• Dave Graham on 02-09-2012 at 10:38 pm
    JR et All… The risk is real.  Our defenses are limited. Don’t sweat the telegraphs, but it IS the same thing that took out most of the eastern Canada power grid in 1989.  See the Aussie govt. (one of the more reliable sources) at http://www.ips.gov.au/Educational/1/3/12  Google for more. The politics are our most vulnerable problem.  It takes a LOT of guts to be the power administrator who needs to say “Disconnect every power utility from all others, and let them run on their own (or fail).”  The main problem is our grid is almost completely inter-connected, resulting in single-conductor spans running thousands of miles long.  That’s a juicy target for a solar flare or a CME.  If our lines are much shorter (100 miles, max) – read disconnected from each other- we will have far less damage. If we take a major CME hit and the grid is linked, we WILL lose a LOT of HV transformers and switchgear.  The manufacturing lead time to replace the transformers needed is 4-5 years to put us back to square-today. Most of the DOD satellites are fairly well hardened (atomic war expected), and can be shut down and faced for least damage.  Much of the commercial telcom birds are not so strong, and again the politics of turning off the phones and MSNBC feeds from Democratic National Headquarters will be a tough call for some administrator. We will have a few hours warning from SOHO on the first wave of high-energy particles with enough mass to blast comms into oblivion, and 10-20 hours warning to get the power grid into best-defense (lots of people without power) posture. If we DO have the guts to make the hard decisions, we can weather a bad CME with moderate damage.  Some places will be out of power for 1-30 days in the best case. -Look up — It is not a question of IF, it is WHEN.  Our Star can be a fickle friend. Dave Graham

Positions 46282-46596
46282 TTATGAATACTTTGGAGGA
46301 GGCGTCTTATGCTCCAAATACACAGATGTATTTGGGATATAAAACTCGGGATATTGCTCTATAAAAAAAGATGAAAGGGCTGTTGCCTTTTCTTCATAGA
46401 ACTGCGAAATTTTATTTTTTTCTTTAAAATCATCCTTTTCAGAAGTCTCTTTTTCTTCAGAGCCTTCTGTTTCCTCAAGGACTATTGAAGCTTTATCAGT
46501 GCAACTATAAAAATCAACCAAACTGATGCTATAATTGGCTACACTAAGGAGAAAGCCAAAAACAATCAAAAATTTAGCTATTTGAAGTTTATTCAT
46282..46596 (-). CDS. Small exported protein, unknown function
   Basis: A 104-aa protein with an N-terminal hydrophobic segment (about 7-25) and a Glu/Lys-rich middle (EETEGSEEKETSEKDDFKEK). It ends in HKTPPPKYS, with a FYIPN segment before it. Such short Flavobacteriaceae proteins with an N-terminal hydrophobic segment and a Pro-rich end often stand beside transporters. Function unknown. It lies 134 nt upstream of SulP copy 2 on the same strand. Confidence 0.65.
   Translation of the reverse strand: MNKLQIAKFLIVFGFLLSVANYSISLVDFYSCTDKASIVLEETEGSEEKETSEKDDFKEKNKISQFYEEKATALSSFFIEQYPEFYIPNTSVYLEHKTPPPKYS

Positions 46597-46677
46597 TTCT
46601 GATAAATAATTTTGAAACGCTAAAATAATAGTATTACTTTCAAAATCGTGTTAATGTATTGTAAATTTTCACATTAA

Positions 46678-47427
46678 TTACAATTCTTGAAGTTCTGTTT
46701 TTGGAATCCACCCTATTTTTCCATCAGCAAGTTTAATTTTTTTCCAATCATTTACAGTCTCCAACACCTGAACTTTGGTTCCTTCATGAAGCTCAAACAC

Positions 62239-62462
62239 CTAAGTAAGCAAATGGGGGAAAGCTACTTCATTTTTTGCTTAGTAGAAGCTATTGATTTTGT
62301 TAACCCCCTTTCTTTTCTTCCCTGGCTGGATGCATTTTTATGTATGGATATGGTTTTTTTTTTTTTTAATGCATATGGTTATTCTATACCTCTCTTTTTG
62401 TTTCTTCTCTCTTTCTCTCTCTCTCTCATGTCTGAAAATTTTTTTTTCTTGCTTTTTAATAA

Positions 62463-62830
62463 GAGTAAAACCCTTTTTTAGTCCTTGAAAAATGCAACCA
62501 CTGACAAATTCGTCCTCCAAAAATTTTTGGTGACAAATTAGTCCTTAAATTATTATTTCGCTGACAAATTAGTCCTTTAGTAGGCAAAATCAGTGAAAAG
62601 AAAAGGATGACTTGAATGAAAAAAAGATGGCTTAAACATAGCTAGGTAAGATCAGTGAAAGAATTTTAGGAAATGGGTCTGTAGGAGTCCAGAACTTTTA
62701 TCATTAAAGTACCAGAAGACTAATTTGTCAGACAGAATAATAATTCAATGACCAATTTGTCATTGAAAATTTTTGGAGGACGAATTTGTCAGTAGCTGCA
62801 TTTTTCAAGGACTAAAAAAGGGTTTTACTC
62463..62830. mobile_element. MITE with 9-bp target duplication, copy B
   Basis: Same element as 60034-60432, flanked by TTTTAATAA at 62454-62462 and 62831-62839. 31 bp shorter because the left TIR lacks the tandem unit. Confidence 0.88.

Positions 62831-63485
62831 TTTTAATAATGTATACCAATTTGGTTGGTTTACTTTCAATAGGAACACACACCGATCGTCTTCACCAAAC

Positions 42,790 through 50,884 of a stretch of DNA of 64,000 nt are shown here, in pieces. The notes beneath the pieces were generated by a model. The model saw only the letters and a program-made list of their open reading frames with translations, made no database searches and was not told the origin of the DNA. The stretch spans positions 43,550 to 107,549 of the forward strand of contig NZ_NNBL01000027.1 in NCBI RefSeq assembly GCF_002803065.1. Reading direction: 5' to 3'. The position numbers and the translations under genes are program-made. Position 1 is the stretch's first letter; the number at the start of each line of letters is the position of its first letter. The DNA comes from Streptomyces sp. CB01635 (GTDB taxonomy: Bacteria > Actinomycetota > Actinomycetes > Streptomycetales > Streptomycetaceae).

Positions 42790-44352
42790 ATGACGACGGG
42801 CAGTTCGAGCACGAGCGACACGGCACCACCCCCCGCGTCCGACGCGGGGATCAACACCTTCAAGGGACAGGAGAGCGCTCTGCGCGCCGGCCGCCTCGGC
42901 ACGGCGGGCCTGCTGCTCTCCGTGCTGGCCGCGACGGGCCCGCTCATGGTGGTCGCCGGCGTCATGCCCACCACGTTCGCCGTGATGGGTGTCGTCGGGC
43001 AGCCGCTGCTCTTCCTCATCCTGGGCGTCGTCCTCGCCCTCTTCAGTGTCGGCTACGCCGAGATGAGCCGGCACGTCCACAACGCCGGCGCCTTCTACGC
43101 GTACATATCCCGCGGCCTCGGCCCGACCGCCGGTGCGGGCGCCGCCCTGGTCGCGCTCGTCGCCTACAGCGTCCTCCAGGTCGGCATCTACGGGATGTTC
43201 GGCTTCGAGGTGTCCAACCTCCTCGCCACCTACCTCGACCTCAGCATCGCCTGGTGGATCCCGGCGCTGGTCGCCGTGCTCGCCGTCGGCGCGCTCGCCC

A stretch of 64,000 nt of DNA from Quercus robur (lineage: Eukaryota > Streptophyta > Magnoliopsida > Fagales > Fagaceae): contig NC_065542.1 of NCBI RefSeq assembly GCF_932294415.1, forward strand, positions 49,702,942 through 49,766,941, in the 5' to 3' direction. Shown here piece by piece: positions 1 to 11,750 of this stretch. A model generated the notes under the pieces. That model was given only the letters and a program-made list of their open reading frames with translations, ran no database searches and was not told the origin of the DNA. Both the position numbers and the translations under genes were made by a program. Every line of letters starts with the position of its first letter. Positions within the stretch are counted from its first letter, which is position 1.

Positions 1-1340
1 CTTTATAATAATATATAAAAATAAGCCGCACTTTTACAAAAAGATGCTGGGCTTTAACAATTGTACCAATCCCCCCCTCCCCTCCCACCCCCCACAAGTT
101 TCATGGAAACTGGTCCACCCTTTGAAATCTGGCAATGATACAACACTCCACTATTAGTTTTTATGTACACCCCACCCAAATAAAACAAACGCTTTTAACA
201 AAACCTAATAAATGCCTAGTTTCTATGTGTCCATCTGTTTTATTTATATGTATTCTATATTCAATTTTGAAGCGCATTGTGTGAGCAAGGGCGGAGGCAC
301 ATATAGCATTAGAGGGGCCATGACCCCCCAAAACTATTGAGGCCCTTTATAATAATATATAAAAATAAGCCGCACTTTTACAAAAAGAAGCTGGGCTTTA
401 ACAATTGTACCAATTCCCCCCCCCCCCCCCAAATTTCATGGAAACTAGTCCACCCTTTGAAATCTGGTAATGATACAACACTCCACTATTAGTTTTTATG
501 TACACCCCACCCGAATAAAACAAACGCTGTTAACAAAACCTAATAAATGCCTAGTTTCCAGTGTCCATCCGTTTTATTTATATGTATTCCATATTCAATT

• Dave Graham on 02-09-2012 at 10:46 pm
    JR,Joe – IBM is correct, but in practice it doesn’t matter.  Unless the particle is VERY high energy, it’s not going to make through the metal case of the computer. I suppose it could sneak through a perforated or slotted vent, and make it in, but we are talking about individual quanta going about their business, and the ODDS of a hit are so rare that you would rack it up to another kind of transient error, unless the RAM was damaged and would not pass the next check on boot. If the flux density was high enough to be causing general errors – read you are in the path of a strong stream of particles- you will be dead before you realize the RAM has failed, and you won’t care. I know the IBM statement you are talking about.  The main practical concern was hardening satellites so they could continue spying while the solar storm was in progress. The National Security Folks predict that the next war (if it comes) will begin with an all-out computer attack just as the main stream of a CME gets here.  We might not realize an attack was in progress for a while…  The other side of that coin is that the bad guys will have to wait for an opportunity to start the attack.  They will likely have somewhere between 10 and 20 hours to load their guns.  The gammas arrive in about eight minutes, the neutrinos and electrons take 10-30 minutes, the fastest betas (and heavier) start getting here in about 8 hours, depending on how strong the CME was that sent them on their way. BTW – vett check time.  Remember Fukushima daiichi?  While the anti-nukes still try to exploit the accident, the only humans who received dangerous levels of exposure are the firemen who waded into the “hot” water under reactor #3.  They got sick, but have recovered.  They are being monitored for cancer and cataracts.  One cataract case, no cancers yet.  They are lucky.  I had thought them to be dead men walking when they got out of there.  As for the media hype, I rest my case. DG
  •         J.R. Guthrie on 02-11-2012 at 10:57 pm
    Joe, based upon this very current data and expert analysis, I can clearly see this possibility.  You stated updates had occured.  Doing an update during a solar flare, can interfere with communications, which can corrupt the downloaded update, which when applied, corrupts the operating system! Now that’s a real risk of Solar Flare and corruption that none can ignore.  You answered it yourself!